43

88

Total

92

77

169

Table 1. Frequency table of classes

 

The above samples were used to prove the following hypothesis:

H : Internet instructional method does not have any significant effect on student performance

 

In order to prove hypothesis H, a further three sub-hypotheses were constructed:

H1 : Using Internet instructional method has no significant effect on coursework marks.

H2 : Using Internet instructional method has no significant effect on final examination marks.

H3 : Using Internet instructional method has no significant effect on overall course marks.

 

Hypothesis H is not rejected only if all H1, H2 and H3 are not rejected.

 

Data Analysis Method

Deciding which of the groups had done better was not an easy task. Slight errors can contribute to different results. To cope with this, the following method of t-test calculation was adopted in order to calculate the significance different between two means (Mcintosh, 1976).

(1) The difference between means is found, say M A† - M B

(2) The quantity of the standard error, SE, is calculated from:

 

T1 = [((STD A)2 / n A) + ((STD B)2 / n B)]
Text Box: SE = ÷ (T1)

Where :
n A= number of students group A
n B= number of students group B
STD A= standard deviation of group A
STD B = standard deviation of group B
And:
(n A and n B are > 50)

 

(c) The ratio of difference and SE is found and denoted by t c
Text Box: t c = (M A - M B) / SE

(d) Whenever n > 50, the theoretical value of t, denoted by t t can be considered as 2.00

(e) Where t c > t t or t c = t t , the difference between means are regarded as significant.

††††† Where t c < t t , there is no significant difference between the two means.

 

Findings

The results are tabulated into three categories: Coursework marks (CW), Final exam marks (FE) and Overall marks (OVL) as shown in Table 2.

 

GROUP

 

N

Mean

Std Dev

A

CW

81

72.13

7.34

 

FE

81

55.48

15.05

 

OVL

81

66.51

10.85

B

CW

88

77.54

8.93

 

FE

88

67.25

11.15

 

OVL

88

69.69

7.72

Table 2. Summary of means and standard deviations

 

The mean values in Table 2 seem to suggest that group B obtained better results than group A. In order to find out whether these are the indeed the case, tests of significant means difference were performed and the results are tabulated in Table 3.

 

 

CW

FE

OVL

t c

4.28

5.74

2.18

t t

2.00

2.00

2.00

Result

SD

SD

SD

Table 3. Summary of significant difference between two means

 

NOTE :
SD ††††††††† = Significant difference
NSD †††††† = No significant difference

All t calculated values are greater than the theoretical value of t, thus making the differences significant.

 

Discussion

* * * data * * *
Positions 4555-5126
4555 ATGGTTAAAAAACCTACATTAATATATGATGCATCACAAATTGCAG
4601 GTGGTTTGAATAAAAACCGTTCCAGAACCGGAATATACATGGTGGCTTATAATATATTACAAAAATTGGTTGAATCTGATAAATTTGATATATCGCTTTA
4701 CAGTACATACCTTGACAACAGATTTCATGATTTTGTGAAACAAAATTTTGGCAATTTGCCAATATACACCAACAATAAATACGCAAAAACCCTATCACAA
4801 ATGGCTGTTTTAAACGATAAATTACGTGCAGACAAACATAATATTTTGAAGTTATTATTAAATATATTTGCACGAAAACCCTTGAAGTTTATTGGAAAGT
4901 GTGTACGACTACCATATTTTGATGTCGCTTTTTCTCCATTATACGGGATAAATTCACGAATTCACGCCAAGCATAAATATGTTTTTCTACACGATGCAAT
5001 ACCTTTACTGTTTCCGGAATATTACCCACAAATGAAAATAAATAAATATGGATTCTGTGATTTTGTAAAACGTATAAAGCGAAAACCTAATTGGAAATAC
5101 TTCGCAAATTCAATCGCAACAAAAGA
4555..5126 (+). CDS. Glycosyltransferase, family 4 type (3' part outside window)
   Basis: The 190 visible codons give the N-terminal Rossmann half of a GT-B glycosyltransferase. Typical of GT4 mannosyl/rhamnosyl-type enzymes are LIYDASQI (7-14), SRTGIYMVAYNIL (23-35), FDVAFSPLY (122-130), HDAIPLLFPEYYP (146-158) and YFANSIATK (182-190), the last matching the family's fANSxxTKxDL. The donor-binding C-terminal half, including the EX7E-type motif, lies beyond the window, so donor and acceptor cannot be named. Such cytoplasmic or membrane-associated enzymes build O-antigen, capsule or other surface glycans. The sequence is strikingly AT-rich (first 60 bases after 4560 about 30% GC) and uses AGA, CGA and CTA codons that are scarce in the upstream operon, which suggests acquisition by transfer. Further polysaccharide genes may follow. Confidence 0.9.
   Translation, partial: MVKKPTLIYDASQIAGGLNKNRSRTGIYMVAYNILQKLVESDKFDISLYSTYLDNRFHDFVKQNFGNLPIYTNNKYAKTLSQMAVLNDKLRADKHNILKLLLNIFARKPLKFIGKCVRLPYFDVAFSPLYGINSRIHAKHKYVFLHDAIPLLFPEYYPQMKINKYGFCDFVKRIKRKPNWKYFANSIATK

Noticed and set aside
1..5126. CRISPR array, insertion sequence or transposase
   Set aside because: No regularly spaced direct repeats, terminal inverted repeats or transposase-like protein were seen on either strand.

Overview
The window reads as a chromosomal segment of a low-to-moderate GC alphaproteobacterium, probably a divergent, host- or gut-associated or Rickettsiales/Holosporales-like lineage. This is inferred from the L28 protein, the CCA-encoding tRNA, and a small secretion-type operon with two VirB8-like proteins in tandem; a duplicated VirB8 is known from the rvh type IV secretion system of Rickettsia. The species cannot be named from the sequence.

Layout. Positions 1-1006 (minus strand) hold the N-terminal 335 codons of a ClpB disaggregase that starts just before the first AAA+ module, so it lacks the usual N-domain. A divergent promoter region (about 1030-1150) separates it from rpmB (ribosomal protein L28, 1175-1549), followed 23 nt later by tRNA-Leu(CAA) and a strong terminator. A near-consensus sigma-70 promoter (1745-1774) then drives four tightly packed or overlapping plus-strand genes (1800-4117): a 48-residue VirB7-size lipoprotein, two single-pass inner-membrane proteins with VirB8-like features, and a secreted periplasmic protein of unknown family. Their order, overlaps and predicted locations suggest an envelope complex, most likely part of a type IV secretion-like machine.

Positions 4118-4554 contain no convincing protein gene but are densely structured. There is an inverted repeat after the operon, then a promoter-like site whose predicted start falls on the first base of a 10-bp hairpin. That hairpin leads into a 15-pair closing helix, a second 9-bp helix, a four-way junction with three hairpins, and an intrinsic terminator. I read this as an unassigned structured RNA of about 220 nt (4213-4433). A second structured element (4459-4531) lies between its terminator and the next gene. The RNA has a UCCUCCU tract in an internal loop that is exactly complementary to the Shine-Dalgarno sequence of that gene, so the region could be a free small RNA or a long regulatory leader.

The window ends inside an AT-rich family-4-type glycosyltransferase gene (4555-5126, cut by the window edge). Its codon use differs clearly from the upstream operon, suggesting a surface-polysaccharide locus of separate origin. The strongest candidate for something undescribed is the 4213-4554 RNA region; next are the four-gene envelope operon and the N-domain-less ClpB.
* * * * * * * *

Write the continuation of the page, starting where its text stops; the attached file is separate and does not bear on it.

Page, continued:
How reliable is this finding? There were no ways of controlling external factors such as students from both groups using other tools apart from tools provided to them. Group A might be using the Internet outside lecture hours and group B might be utilizing paper books in their spare time. It is in the authorís belief that she had managed to limit the influence of external factors by:

  • using printed books and electronic books that she authored herself
  • uploading the electronic version only when group B was being taught
  • asking examination questions that relate to the content in her books only
  • requiring students to use only Malay multimedia jargons when answering questions

By asking questions that relate to the content of her textbooks forced students to read and use her books, thus minimizing the effect of answers given were as a result of reading from other published textbooks. Students were required to answer in Malay and use only Malay multimedia jargons that can only be found in her textbooks (no other Multimedia Design book written in Malay was available at the time of the experiment), thus again forcing them to read her books. It can be said from these measures that the final examination results and the ability of the students to answer depended on them using either the printed or on-line electronic books. Group B which used the on-line electronic book had the advantages of hyperlinks to other multimedia design web sites proved to get better examination results (there is significant difference between means of the final examination marks).

Coursework marks were based on individual and group projects development. Higher marks were given to projects that exhibited professional design themes and follow the standard human-computer interface design guidelines. Having been involved in multimedia development since 1994, it was quite easy for the author to identify which project was better in quality and hence deserved good marks. Producing good quality design can only be achieved through experience and trying or evaluating various available products. Having creative minds and talent will also contribute to the success of multimedia design.